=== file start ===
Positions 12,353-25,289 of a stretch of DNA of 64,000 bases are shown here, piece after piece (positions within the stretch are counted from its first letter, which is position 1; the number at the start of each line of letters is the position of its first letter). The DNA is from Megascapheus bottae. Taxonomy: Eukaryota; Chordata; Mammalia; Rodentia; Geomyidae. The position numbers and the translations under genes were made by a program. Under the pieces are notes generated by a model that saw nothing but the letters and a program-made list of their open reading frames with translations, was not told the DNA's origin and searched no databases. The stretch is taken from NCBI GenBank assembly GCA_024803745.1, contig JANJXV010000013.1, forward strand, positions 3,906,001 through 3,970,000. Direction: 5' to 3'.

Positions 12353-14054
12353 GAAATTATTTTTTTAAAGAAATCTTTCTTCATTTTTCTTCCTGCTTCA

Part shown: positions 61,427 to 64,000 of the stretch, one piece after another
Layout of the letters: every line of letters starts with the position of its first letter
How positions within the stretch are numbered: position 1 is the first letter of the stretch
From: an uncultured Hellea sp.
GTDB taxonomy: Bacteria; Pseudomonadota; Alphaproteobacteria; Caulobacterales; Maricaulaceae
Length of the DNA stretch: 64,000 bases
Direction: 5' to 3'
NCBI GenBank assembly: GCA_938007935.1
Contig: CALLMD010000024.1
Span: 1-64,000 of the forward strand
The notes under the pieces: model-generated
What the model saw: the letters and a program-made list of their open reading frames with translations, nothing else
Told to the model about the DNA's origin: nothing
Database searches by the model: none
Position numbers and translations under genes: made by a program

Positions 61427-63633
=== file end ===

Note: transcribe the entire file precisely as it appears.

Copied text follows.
Positions 12,353-25,289 of a stretch of DNA of 64,000 bases are shown here, piece after piece (positions within the stretch are counted from its first letter, which is position 1; the number at the start of each line of letters is the position of its first letter). The DNA is from Megascapheus bottae. Taxonomy: Eukaryota; Chordata; Mammalia; Rodentia; Geomyidae. The position numbers and the translations under genes were made by a program. Under the pieces are notes generated by a model that saw nothing but the letters and a program-made list of their open reading frames with translations, was not told the DNA's origin and searched no databases. The stretch is taken from NCBI GenBank assembly GCA_024803745.1, contig JANJXV010000013.1, forward strand, positions 3,906,001 through 3,970,000. Direction: 5' to 3'.

Positions 12353-14054
12353 GAAATTATTTTTTTAAAGAAATCTTTCTTCATTTTTCTTCCTGCTTCA

Part shown: positions 61,427 to 64,000 of the stretch, one piece after another
Layout of the letters: every line of letters starts with the position of its first letter
How positions within the stretch are numbered: position 1 is the first letter of the stretch
From: an uncultured Hellea sp.
GTDB taxonomy: Bacteria; Pseudomonadota; Alphaproteobacteria; Caulobacterales; Maricaulaceae
Length of the DNA stretch: 64,000 bases
Direction: 5' to 3'
NCBI GenBank assembly: GCA_938007935.1
Contig: CALLMD010000024.1
Span: 1-64,000 of the forward strand
The notes under the pieces: model-generated
What the model saw: the letters and a program-made list of their open reading frames with translations, nothing else
Told to the model about the DNA's origin: nothing
Database searches by the model: none
Position numbers and translations under genes: made by a program

Positions 61427-63633